Mir-Hejazi was also on the scene as Reyshahri presided over the investigation, amid an internal power struggle, of Mehdi Hashemi, who was the brother of the son-in-law of Deputy Supreme Leader Ayatollah Hossein-Ali Montazeri. Hashemi was later executed, but this episode triggered a rift between Khomeini and Montazeri that ultimately impacted succession in the Islamic Republic as Montazeri, who was Khomeini’s designated heir at one point, lost his position.

After Khomeini died and Khamenei became supreme leader in 1989, Mir-Hejazi’s fortunes rose. Khamenei inherited the supreme leadership as a mid-ranking cleric in the shadow of Khomeini’s singular political and religious status. Additionally, Khamenei received the post in no small part due to Rafsanjani, who was at the time the powerful speaker of parliament and felt he could manipulate the new supreme leader. Feeling insecure, Khamenei was motivated to build his own power base in the Office of the Supreme Leader, bringing in figures like Mohammad Mohammadi Golpaygani as his chief of staff, and Mir-Hejazi as deputy chief of staff in charge of intelligence and security. Khamenei was likely familiar with Mir-Hejazi as their tenures overlapped when Khamenei was president and Mir-Hejazi was at MOIS.

Mir-Hejazi’s career was on the rise as Reyshahri’s waned after Khamenei’s succession. Reyshahri was soon replaced by Ali Fallahian as intelligence minister when Rafsanjani assumed the presidency. Thereafter, apart from a short stint as attorney general, Reyshahri assumed a number of less influential postings, for example, as representative of the supreme leader for Hajj affairs and as custodian of the holy shrine of Abdol Azim al-Hasani. This reflected Khamenei’s desire for control, and Mir-Hejazi, being dependent on Khamenei personally for most of his career and lacking an independent power base of his own, was a safe bet for the new supreme leader.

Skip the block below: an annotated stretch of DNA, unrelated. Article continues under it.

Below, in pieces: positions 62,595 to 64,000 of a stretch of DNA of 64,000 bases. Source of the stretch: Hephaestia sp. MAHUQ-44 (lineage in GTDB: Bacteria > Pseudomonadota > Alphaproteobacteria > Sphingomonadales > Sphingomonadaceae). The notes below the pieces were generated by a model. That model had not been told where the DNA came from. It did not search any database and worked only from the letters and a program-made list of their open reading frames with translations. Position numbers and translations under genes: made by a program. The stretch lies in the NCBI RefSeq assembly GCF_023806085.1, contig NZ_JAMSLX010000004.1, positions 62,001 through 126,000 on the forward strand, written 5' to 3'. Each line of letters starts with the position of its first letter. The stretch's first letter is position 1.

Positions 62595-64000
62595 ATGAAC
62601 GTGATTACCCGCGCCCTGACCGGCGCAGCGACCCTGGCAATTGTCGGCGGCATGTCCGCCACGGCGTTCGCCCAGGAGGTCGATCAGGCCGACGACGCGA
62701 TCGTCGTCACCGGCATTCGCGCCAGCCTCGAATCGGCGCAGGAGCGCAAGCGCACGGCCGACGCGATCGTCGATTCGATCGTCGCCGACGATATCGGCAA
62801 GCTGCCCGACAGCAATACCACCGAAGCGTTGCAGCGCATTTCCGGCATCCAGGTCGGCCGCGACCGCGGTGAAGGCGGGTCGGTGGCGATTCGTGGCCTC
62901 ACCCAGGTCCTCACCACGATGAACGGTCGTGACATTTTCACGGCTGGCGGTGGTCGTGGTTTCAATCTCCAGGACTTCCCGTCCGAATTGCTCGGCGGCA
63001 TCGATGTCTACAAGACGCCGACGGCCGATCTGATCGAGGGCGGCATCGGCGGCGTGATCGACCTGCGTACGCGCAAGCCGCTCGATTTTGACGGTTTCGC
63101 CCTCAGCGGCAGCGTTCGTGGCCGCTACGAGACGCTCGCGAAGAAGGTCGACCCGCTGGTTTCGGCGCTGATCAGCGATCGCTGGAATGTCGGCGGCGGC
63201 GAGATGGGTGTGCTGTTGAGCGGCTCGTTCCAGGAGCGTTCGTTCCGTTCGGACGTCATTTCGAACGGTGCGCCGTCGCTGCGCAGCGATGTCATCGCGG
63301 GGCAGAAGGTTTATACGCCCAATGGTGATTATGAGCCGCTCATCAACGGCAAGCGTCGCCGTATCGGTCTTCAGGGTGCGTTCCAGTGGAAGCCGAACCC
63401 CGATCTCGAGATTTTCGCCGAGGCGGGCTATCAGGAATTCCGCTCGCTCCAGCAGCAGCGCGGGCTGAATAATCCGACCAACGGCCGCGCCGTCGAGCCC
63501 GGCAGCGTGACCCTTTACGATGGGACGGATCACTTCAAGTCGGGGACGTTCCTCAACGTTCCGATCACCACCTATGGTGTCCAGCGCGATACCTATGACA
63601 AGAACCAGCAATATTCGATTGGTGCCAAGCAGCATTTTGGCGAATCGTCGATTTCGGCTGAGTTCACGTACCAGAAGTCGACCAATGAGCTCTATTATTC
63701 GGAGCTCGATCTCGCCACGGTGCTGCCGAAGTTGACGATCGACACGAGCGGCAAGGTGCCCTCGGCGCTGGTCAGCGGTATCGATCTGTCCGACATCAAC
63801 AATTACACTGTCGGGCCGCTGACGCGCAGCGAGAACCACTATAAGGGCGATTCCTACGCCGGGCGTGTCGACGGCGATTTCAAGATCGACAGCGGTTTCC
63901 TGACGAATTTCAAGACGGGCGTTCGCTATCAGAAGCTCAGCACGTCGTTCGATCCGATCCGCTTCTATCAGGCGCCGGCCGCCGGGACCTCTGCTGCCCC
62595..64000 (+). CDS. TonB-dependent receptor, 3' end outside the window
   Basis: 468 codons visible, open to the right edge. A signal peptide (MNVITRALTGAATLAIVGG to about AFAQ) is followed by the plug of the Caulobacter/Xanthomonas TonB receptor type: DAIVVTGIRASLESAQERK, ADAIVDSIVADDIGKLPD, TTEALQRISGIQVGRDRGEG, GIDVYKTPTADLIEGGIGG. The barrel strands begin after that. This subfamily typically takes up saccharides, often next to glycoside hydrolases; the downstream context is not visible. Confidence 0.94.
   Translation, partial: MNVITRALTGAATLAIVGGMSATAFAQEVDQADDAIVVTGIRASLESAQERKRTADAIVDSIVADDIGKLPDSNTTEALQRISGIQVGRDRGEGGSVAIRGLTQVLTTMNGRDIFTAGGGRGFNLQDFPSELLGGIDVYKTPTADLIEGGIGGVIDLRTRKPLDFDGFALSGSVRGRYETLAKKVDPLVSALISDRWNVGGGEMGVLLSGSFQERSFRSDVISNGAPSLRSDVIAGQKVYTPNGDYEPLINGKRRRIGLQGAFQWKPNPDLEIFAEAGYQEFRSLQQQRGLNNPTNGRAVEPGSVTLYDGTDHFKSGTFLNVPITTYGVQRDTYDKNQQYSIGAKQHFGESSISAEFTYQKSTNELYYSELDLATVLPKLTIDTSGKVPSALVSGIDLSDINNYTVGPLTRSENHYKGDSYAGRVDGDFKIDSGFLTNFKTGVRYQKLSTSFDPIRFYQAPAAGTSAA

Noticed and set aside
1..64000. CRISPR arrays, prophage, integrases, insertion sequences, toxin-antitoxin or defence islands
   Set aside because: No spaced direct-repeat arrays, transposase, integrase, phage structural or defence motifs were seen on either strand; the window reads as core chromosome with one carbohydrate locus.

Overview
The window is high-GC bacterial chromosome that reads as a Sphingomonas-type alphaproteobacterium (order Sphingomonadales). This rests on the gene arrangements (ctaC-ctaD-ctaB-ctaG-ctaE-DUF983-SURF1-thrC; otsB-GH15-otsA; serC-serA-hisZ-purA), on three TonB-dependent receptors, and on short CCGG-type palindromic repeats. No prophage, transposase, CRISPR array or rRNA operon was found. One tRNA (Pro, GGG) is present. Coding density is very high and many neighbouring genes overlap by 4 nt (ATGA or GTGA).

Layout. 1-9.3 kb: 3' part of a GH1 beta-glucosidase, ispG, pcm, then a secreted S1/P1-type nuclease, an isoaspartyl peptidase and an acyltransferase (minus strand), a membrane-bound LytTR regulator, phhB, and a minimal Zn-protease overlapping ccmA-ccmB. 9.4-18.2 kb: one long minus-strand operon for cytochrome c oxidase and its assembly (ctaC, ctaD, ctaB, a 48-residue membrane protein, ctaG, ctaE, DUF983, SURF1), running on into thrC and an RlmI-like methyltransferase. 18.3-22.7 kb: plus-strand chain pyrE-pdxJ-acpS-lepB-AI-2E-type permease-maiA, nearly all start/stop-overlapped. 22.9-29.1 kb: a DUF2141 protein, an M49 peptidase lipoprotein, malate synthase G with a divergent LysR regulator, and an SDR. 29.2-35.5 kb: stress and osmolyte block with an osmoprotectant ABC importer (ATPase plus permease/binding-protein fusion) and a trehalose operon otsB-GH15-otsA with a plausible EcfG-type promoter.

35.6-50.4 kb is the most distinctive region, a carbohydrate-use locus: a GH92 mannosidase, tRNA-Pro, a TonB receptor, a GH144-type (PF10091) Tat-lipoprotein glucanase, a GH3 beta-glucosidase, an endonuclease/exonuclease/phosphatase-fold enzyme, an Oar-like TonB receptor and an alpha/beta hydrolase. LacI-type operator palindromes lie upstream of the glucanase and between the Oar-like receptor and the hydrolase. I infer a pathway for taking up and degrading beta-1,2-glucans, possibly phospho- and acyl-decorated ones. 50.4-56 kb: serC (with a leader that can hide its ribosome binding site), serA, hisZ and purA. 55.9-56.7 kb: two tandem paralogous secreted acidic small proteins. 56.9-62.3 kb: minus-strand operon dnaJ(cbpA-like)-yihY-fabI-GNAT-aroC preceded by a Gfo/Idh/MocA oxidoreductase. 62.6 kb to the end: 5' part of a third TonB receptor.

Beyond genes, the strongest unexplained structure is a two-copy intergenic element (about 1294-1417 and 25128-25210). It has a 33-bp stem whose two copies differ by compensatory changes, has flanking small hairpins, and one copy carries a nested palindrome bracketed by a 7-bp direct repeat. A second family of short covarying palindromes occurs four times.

Throughout Khamenei’s tenure, there have only been glimpses of Mir-Hejazi’s handiwork and fingerprints in public. But he has been involved in the most consequential moments of Khamenei’s supreme leadership. Mir-Hejazi emerged as a messenger, conveying the supreme leader’s opinions and orders to other parts of the Iranian system, including the president, speaker of parliament, and chief justice. In the U.S. government’s sanctions designation of Mir-Hejazi in 2013, it said he is “considered the working brain behind the scenes of important events” and “is closely involved in all discussions and deliberations related to military and foreign affairs.” In a separate designation in 2020, the U.S. government also noted Mir-Hejazi “maintains close links to the IRGC’s Quds Force.” This can be seen in photographs of Iran’s supreme leader and the late Quds Force Commander Qassem Soleimani, where Mir-Hejazi is clearly visible engaging with Khamenei and Soleimani.